Despite its flaws, I really enjoyed my time with Xuan-Yuan Sword 7. Being able to play a game set in ancient China was a breath of fresh air. There’s so much rich lore and mythology surrounding that culture, which has been largely underrepresented in the West.
It seems to be at odds with itself as to what kind of game it wants to be. There are calm moments of catharsis and reflection, but this is undercut by enemy encounters and poor flying mechanics. Even the brief sections where you are allowed to walk around are frustrating because Mei moves like she’s wading through honey. There’s an interesting concept in here, but it’s lost under the shortcomings of the rest of the gameplay. There’s simply nothing memorable about JETT: The Far Shore.
All of the twists you can see coming from a mile away. The deduction system is atrocious and offers nothing aside from an aggravating experience. On top of that, there’s absolutely no challenge, which makes playing it feel almost worthless, especially since you know how the story will end long before it actually does. I can’t believe I’m saying this, but if you’re looking for a Hercule Poirot game, you should play Agatha Christie: The ABC Murders instead. At least that game has fun puzzles and an actual level of challenge.
I’m fairly disappointed Blair Witch: VR Edition. Yes, it is definitely more immersive than Blair Witch, but a lot of that immersion is frequently broken by the horrendous pop-ins, clunky controls, and ridiculously short chapters. Regardless of playing it on hardware that is definitely showing its age, that still doesn’t stop the game from being boring most of the time.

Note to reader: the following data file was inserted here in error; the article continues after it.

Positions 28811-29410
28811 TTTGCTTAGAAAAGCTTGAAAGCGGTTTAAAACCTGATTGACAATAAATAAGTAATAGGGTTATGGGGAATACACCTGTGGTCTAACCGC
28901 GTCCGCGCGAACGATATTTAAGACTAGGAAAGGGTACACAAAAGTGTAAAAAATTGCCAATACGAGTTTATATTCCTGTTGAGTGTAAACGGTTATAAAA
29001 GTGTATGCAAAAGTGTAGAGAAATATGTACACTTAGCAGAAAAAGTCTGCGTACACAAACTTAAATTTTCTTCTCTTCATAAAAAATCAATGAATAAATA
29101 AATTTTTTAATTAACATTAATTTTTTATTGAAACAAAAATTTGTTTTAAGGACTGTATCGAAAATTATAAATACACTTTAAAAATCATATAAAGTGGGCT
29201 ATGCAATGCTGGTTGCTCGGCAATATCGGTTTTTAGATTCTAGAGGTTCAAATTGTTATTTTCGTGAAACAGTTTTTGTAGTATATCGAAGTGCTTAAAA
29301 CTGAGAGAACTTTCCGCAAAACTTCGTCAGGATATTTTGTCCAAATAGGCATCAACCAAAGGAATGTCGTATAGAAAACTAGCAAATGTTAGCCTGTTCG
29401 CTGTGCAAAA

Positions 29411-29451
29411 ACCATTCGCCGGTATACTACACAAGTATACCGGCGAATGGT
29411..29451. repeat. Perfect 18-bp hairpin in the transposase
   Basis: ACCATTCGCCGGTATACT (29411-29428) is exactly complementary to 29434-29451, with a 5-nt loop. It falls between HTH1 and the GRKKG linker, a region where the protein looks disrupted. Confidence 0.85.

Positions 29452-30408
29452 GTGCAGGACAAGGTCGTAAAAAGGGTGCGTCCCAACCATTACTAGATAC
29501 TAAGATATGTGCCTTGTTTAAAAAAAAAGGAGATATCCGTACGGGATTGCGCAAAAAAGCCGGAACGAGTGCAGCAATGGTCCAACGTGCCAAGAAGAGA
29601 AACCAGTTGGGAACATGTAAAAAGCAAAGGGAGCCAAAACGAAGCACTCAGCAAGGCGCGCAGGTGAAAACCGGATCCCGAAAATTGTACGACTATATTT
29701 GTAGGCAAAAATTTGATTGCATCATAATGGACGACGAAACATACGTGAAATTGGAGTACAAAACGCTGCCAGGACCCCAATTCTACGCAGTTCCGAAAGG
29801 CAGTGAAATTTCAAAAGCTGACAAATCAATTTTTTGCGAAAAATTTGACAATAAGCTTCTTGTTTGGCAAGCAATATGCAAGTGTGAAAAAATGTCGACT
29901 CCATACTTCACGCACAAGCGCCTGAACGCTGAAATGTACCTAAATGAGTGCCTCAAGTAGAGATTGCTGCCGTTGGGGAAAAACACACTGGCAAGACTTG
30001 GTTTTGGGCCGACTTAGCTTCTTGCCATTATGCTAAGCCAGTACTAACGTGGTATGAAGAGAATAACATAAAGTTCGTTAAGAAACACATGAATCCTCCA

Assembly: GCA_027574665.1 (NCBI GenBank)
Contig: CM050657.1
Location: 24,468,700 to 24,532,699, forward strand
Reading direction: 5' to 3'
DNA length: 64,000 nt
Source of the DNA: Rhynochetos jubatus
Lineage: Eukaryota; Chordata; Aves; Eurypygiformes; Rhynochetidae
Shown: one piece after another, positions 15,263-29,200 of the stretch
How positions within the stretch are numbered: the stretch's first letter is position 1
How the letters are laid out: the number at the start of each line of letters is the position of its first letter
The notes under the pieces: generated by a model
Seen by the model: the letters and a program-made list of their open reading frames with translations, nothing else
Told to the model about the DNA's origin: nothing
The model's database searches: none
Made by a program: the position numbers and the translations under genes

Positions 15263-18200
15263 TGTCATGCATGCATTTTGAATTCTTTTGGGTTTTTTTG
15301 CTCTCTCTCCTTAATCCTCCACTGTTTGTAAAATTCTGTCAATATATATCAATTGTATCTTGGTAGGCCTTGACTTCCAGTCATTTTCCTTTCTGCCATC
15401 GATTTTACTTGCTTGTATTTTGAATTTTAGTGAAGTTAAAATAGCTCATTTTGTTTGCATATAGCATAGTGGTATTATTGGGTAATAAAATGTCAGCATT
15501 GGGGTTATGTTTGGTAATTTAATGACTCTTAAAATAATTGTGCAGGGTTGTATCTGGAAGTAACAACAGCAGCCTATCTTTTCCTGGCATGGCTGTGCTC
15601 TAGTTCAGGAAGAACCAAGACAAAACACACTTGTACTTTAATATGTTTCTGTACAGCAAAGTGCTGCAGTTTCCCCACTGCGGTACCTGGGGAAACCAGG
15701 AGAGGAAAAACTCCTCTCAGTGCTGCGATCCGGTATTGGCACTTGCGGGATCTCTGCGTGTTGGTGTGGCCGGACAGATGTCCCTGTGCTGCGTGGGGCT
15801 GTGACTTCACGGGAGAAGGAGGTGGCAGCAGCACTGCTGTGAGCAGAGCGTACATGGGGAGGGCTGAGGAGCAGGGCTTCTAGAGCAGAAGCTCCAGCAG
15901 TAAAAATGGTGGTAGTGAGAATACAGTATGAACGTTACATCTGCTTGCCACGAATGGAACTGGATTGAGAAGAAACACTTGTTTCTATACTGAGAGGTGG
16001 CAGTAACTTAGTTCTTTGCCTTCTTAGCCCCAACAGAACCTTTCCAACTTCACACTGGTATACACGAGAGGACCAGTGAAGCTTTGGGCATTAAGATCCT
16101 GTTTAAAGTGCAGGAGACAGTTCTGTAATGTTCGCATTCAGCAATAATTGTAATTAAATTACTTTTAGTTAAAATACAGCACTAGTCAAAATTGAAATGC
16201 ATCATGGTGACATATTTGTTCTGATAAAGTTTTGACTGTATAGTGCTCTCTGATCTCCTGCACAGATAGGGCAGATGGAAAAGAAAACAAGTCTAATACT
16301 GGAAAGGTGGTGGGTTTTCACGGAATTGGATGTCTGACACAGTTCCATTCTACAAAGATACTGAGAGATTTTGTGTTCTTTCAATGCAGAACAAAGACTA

I’ve been a fan of Myst my whole life. I was already impressed with realMyst released last year, but playing this version in VR is a whole different experience entirely. It looks better, sounds clearer, and plays smoother. If you’ve never played Myst before, then you need to check it out. If you have played Myst before, then you need to check it out in VR to experience it in a whole new way.
Dreamscaper is an amazing indie gem and is an easy recommendation for fans of roguelikes/lites. Much like with Hades, the combat is fun with an addictive gameplay loop, plus the fact that the story gets deeper and more is revealed as you play will keep you wanting to come back for more. Each time I dive in I have a hard time putting the game down.
I really enjoyed my time with Omno. I didn’t realize at first that it was a purely combat-free adventure when I started it, but the mild disappointment I felt from that revelation quickly disappeared as I got lost within its world’s secrets. It’s a mellow time, full of discovery and wonder.
Honestly, despite its flaws, I still enjoyed my time with Cris Tales. There are seeds of a fantastic game in here, but sadly none of them were able to fully blossom. I would really love to see a sequel where they expand upon what they’ve built already, because the idea of defeating your enemies using time magic along with other spells is wonderful. It lends itself to a lot of creative battles if explored in more depth.